What an interesting month it has been right here on Newsnet Scotland.  I don’t think there has ever been such polarisation of opinion from any preceding article or series of articles before Newsnet started publishing its Scots language pieces.  What a fascinating and revealing set of responses these diverse articles are generating.  The content of the articles is being pretty much ignored, it seems that the medium is in fact far more important than the message, at least when the message is being conveyed in the Scots language.

Myths:  5. Public signs in Gaelic or Scots are a waste of money

Read myth 1, 2, 3, 4

by Paul Kavanagh

There are two common objections to street signs and information signs in minority languages in public places.  In Scotland these objections generally only surface in relation to Gaelic because Scots currently has little of this kind of public presence, but the arguments apply to Scots as much as to Gaelic.

It's often said that it is a waste of public money to translate place name signs and other information into a language whose speakers already speak English.  This argument is also used against providing government forms, documents and publications in lesser used languages.  The argument is that since all Gaelic and Scots speakers speak and read English,  Gaelic or Scots versions of public information signs and official documents are not necessary to ensure that speakers have access to information or services they would otherwise be denied.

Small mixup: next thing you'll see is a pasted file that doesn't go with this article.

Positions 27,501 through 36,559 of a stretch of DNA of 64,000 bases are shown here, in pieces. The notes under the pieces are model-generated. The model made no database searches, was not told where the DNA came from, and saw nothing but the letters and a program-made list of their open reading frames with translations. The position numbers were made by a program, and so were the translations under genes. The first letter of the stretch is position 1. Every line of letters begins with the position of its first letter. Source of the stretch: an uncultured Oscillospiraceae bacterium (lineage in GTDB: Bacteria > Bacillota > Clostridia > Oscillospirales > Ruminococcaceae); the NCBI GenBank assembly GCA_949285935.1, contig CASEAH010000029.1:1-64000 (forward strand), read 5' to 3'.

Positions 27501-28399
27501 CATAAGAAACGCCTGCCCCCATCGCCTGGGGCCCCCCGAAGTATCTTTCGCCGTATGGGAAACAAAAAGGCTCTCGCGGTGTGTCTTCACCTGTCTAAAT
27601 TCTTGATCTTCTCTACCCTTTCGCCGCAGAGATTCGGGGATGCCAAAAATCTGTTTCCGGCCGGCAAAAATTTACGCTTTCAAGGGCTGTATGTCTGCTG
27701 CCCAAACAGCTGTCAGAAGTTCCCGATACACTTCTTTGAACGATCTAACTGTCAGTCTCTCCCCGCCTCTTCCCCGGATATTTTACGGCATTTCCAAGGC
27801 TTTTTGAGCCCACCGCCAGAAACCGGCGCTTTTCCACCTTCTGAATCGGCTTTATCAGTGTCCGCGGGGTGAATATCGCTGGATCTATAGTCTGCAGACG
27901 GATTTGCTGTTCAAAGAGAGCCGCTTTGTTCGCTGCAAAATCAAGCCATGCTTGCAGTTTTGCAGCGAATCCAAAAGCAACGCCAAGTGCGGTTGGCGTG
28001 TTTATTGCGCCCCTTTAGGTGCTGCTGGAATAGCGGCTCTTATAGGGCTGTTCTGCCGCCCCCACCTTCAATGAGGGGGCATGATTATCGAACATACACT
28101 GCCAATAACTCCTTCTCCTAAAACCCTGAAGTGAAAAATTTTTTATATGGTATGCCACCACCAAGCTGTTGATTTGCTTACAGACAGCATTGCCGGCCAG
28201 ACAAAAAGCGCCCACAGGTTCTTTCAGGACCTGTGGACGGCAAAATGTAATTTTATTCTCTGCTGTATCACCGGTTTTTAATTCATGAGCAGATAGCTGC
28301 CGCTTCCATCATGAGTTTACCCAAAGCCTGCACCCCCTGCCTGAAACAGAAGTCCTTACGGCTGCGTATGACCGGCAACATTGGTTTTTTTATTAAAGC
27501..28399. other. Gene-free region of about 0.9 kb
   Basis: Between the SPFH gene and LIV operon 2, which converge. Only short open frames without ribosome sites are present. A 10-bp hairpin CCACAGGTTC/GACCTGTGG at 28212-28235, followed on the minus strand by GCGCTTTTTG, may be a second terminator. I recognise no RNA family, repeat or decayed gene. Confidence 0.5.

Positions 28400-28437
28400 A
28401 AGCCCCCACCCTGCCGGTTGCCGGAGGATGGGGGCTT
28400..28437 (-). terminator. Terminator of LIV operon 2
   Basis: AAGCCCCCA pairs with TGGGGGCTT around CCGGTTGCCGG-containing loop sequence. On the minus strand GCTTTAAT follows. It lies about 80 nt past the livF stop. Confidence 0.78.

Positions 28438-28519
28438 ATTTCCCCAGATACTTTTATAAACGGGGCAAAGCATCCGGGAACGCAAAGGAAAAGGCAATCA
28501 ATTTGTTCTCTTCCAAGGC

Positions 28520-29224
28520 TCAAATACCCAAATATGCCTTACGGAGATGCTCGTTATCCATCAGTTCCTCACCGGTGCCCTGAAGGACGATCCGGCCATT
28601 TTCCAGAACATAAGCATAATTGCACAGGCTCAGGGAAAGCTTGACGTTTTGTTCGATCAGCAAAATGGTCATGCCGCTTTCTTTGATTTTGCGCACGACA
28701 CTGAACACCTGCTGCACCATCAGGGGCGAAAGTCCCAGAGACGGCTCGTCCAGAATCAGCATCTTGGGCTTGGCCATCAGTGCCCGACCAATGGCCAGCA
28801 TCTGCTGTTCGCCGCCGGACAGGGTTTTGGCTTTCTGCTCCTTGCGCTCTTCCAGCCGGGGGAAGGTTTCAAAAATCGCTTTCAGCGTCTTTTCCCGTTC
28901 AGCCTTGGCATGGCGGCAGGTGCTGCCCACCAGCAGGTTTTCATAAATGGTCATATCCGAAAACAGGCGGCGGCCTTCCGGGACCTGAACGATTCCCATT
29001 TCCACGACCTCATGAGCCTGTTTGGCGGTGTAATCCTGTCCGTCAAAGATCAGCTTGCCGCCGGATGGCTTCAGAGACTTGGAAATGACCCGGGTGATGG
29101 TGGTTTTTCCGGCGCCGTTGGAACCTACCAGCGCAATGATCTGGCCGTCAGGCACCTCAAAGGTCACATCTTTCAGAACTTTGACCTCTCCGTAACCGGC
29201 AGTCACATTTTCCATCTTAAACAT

by Kenneth Roy

In the closing weeks of 2009, I was asked if SR would become involved in the campaign to save St Margaret of Scotland Hospice. Of the campaign I knew nothing; of the hospice itself, the barest fragment of an anecdote. I was about to learn a great deal more.

All I had ever heard of St Margaret's was a sad, amusing little story told by Murray Ritchie. A former colleague spent his last weeks in the hospice. Early one afternoon, a nurse came to his bed and asked if there was anything he would like. 'Yes,' Bob replied, 'I would like a glass of dry white wine'. Murray spoke well of the care our dying friend received there. He was not alone. The Care Commission has consistently rated St Margaret's 'excellent' in every department.

Efter a camstairie kippil o weiks in the warld news, the Arab rebelliouns an the threesum yirdquake, tsunami an nuclear mishanter at haes cowpit Japan, oncomes in anither kintra malafoustert bi a yirdquake ower a yeir syne haes bene owerleukit.  In Haiti thae war haudin the furst presidential elecciouns syne the yirdquake o 2010 at sene mair nor 300,000 fowk loss thair lyfes.  Voters wis speirt tae pick atwein Mirlande Manigat, umquhyle furst ladie an senatour, a lang-staunin estaiblishment feigur in Haitian poleitics, an Michel 'Sweet Micky' Martelly, a weill-kent musician at haesnae hauden onie public office afore.

by James Aitken

Or should that be two independent nations, a combined independent nation and two thirds of a  province, a principality and two ancient kingdoms!

So another 6 Nations has come and gone.  There are in fact three separate competitions.  One for our senior men’s teams, one for our under 20’s and one for senior women’s team.  

Let’s start with the main event.   England were the best team in the championship.   Most wins, most tries and best points difference all reflect that.   They are not the finished article but are improving and may be there or thereabouts come the World Cup.

by Ben Borland

IT IS the best excuse for a party Britain has had for years, with millions getting ready to celebrate the marriage of Prince WilliamSEnS and Kate Middleton.

But in Scotland, there are just 13 Royal Wedding street parties planned with less than six weeks to go.

Despite a national holiday on April 29, only eight applications have been received by the City of Edinburgh Council, with one each in Glasgow, Fife, Moray, East Lothian and South Lanarkshire.